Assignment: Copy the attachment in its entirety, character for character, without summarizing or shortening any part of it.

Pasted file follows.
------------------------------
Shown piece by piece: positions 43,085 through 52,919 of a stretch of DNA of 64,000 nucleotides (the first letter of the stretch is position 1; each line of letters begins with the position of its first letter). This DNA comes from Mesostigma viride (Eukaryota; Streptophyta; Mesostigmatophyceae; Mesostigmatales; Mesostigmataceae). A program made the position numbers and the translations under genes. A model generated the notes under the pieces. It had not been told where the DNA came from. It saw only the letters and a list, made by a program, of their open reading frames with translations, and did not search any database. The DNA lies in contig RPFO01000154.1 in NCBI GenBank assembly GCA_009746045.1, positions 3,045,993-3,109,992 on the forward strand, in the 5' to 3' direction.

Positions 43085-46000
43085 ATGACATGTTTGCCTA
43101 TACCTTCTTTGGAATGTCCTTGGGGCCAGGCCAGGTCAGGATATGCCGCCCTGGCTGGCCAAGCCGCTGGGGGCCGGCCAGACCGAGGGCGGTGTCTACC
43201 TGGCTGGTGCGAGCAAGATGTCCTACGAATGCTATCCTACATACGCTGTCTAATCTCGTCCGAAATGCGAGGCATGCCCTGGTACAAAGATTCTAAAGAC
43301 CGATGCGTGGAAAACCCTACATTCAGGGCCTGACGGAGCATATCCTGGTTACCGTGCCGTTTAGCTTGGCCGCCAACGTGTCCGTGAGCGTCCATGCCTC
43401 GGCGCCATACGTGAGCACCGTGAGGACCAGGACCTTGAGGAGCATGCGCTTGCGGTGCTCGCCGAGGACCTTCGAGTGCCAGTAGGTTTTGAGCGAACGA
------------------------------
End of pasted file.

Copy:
Shown piece by piece: positions 43,085 through 52,919 of a stretch of DNA of 64,000 nucleotides (the first letter of the stretch is position 1; each line of letters begins with the position of its first letter). This DNA comes from Mesostigma viride (Eukaryota; Streptophyta; Mesostigmatophyceae; Mesostigmatales; Mesostigmataceae). A program made the position numbers and the translations under genes. A model generated the notes under the pieces. It had not been told where the DNA came from. It saw only the letters and a list, made by a program, of their open reading frames with translations, and did not search any database. The DNA lies in contig RPFO01000154.1 in NCBI GenBank assembly GCA_009746045.1, positions 3,045,993-3,109,992 on the forward strand, in the 5' to 3' direction.

Positions 43085-46000
43085 ATGACATGTTTGCCTA
43101 TACCTTCTTTGGAATGTCCTTGGGGCCAGGCCAGGTCAGGATATGCCGCCCTGGCTGGCCAAGCCGCTGGGGGCCGGCCAGACCGAGGGCGGTGTCTACC
43201 TGGCTGGTGCGAGCAAGATGTCCTACGAATGCTATCCTACATACGCTGTCTAATCTCGTCCGAAATGCGAGGCATGCCCTGGTACAAAGATTCTAAAGAC
43301 CGATGCGTGGAAAACCCTACATTCAGGGCCTGACGGAGCATATCCTGGTTACCGTGCCGTTTAGCTTGGCCGCCAACGTGTCCGTGAGCGTCCATGCCTC
43401 GGCGCCATACGTGAGCACCGTGAGGACCAGGACCTTGAGGAGCATGCGCTTGCGGTGCTCGCCGAGGACCTTCGAGTGCCAGTAGGTTTTGAGCGAACGA